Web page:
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10/12/2017



Rail News: Railroading Supplier Spotlight

Rail supplier news from Wabtec, GE, Masabi and NRC; and in memoriam: Dan O'Neal (Oct. 12)


Wabtec subsidiary Faiveley Transport inked deals to supply train systems for Alstom and Bombardier Transportation.
Photo – Wabtec's website

Alstom and Bombardier Transportation have awarded contracts worth more than $100 million to Faiveley Transport to supply systems for the first 71 next-generation double-deck trains in Paris. The trains eventually will run on lines D and E of the city's passenger-rail work. A subsidiary of Wabtec Corp., Faiveley will provide braking systems, door systems, HVAC equipment, pantographs and tachometer systems. The scope of work includes studying, designing, engineering, manufacturing and delivering the rail systems, Wabtec officials said in a press release. Deliveries are expected to start by September 2018 and wrap up by 2022. France's national rail network SNCF earlier this year inked a contract for up to 255 trains with an Alstom-Bombardier consortium.

GE Transportation this week marked the arrival of the first of 1,000 Evolution series locomotives ordered by Indian Railways. The locomotive arrived at India's Mundra Port. The unit will be the first diesel-electric locomotive running on Indian tracks that complies with the UIC1 international emissions standards, GE officials said in a press release. Forty Evolution series locomotives are being imported to India from the United States; the remaining 960 units will be built at GE's factory under construction and slated to open in 2018 in Bihar. India's Ministry of Railways in 2015 signed a $2.5 billion order for 1,000 of GE's Evolution Series locomotives.

Masabi on Monday unveiled account-based ticketing capabilities for its JustRide platform. The technology enables riders to board using stored value from their cloud-based JustRide account. This means passengers can pay for a journey after it's taken place, Masabi officials said in a press release. The new system features "flexible architecture" that enables a mix of fare types, as well as pre-pay and account-based tickets, company officials added.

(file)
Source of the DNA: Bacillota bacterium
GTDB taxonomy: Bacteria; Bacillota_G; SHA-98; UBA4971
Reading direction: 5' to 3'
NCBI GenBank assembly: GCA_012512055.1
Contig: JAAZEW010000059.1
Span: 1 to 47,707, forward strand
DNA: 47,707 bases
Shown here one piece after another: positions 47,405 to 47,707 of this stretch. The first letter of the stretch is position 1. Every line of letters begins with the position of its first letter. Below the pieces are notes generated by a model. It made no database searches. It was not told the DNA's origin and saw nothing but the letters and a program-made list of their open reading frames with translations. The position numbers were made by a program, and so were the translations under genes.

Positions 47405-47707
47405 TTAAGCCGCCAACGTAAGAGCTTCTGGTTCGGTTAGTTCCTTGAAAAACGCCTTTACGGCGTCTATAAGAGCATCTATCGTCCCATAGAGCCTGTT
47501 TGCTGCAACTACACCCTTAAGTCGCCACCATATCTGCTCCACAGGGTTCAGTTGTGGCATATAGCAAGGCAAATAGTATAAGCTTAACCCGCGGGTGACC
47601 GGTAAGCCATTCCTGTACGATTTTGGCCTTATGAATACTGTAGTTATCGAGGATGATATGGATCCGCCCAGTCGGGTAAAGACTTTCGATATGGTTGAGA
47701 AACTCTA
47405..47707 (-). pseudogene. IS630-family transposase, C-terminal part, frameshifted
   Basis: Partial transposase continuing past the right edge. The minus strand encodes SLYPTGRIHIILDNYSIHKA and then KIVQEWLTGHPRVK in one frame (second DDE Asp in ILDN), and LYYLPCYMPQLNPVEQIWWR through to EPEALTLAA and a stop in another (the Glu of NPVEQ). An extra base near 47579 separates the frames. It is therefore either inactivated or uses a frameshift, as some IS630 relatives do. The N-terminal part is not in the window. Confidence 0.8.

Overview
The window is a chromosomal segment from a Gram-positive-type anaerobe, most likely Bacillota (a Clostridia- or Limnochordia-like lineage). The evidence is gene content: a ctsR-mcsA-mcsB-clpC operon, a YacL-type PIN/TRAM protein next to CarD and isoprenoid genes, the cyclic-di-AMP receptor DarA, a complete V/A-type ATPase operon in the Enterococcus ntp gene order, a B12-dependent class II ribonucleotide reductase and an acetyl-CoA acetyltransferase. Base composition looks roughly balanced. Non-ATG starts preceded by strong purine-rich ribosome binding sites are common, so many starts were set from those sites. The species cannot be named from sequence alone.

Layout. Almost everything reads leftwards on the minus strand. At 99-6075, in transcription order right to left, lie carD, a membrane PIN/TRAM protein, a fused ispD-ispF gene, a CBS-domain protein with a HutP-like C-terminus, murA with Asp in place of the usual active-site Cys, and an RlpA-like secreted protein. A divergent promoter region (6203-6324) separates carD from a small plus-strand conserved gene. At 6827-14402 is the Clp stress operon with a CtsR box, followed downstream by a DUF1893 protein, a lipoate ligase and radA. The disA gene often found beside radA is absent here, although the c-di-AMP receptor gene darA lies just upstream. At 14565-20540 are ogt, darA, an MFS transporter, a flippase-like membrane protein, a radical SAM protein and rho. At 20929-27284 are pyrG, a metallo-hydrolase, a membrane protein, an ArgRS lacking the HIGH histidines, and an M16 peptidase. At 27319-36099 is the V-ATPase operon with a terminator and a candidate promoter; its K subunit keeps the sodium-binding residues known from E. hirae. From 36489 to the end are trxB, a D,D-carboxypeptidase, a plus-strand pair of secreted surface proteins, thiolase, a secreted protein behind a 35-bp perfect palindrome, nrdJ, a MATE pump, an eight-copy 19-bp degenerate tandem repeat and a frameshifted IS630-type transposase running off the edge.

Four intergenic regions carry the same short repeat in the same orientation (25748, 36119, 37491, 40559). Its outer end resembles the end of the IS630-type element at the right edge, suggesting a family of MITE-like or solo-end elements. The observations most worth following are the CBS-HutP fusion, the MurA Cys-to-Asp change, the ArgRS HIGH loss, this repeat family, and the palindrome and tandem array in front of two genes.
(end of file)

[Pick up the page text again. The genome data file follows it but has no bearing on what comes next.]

The National Railroad Construction and Maintenance Association (NRC) has opened applications for its awards program honoring the railroad construction projects of the year and a field employee of the year. The two categories in the NRC's railroad construction project of the year are the large project category for projects with budgets above $10 million, and the small project category for projects with budgets of $10 million or less. Any type of rail construction project is eligible for the award, including work related to freight rail, industrial track, intercity passenger rail, rail on port facilities and rail on military facilities. The field employee of the year award recognizes a rail contracting field employee who has demonstrated dedication and excellence in his or her job. NRC also has begun accepting applications for new inductees into its "hall of fame," which recognizes individuals who have made significant contributions to the association and the rail construction and maintenance industry. All applications are due by Nov. 10. More information can be found at this link.

Former Greenbrier Cos. Inc. board member Dan O'Neal died at his home on Oct. 10. He was 81. O'Neal worked at Greenbrier for more than 30 years, including as director of the company's Gunderson subsidiary from 1985 to 2005. He also served as chairman of Greenbrier Intermodal from 1984 to 1994, chairman of Autostack from 1984 to 1994, and chairman of Greenbrier Logistics from 1996 to 1997. O'Neal became a member of Greenbrier's board at the time of the company's initial public offering in 1994. He served on the board until 2016. O'Neal is credited with helping pioneer the market for the double-stack intermodal rail car that is still built at Gunderson, Greenbrier officials said in a statement. "For more than three decades, Greenbrier was the beneficiary of Dan's keen insights on federal affairs and his deep understanding of the often inscrutable ways of operating inside the Beltway," said William Furman, Greenbrier's chairman and chief executive officer.



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